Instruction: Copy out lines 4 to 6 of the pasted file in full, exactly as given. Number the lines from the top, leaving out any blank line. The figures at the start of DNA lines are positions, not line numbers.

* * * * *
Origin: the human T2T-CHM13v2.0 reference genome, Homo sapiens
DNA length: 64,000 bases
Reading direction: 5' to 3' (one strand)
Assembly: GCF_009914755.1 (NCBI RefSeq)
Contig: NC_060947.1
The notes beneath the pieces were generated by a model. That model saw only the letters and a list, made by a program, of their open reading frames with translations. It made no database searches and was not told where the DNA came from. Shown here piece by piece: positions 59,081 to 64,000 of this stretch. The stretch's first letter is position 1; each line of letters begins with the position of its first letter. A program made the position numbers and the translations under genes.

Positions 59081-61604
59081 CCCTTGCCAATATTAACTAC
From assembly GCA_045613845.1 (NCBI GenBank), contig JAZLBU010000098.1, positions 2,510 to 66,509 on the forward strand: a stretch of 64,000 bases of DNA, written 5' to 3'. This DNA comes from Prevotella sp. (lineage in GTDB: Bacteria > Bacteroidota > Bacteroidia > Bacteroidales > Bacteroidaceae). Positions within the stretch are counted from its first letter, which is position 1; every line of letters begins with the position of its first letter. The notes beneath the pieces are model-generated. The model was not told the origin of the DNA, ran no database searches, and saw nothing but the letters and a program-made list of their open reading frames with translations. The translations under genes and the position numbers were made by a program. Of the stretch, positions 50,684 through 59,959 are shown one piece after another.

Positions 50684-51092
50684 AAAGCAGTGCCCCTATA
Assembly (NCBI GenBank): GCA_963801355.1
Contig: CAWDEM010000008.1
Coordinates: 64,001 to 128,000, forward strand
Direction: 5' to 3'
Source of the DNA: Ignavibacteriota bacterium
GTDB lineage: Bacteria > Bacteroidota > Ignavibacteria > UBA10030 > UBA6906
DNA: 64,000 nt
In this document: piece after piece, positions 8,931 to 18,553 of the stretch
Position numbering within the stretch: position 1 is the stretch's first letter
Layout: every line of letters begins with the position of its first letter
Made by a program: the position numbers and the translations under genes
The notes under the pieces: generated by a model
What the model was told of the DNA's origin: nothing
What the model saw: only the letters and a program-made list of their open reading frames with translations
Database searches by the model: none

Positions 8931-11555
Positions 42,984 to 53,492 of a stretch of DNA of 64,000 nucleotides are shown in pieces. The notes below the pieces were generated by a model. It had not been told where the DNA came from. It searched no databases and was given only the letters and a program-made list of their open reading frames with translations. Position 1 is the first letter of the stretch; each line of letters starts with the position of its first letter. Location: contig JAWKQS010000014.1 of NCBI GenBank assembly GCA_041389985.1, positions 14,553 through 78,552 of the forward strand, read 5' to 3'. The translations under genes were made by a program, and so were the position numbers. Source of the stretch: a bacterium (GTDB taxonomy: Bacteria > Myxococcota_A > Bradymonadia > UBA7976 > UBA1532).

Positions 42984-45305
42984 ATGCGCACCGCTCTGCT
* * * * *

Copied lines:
Assembly: GCF_009914755.1 (NCBI RefSeq)
Contig: NC_060947.1
The notes beneath the pieces were generated by a model. That model saw only the letters and a list, made by a program, of their open reading frames with translations. It made no database searches and was not told where the DNA came from. Shown here piece by piece: positions 59,081 to 64,000 of this stretch. The stretch's first letter is position 1; each line of letters begins with the position of its first letter. A program made the position numbers and the translations under genes.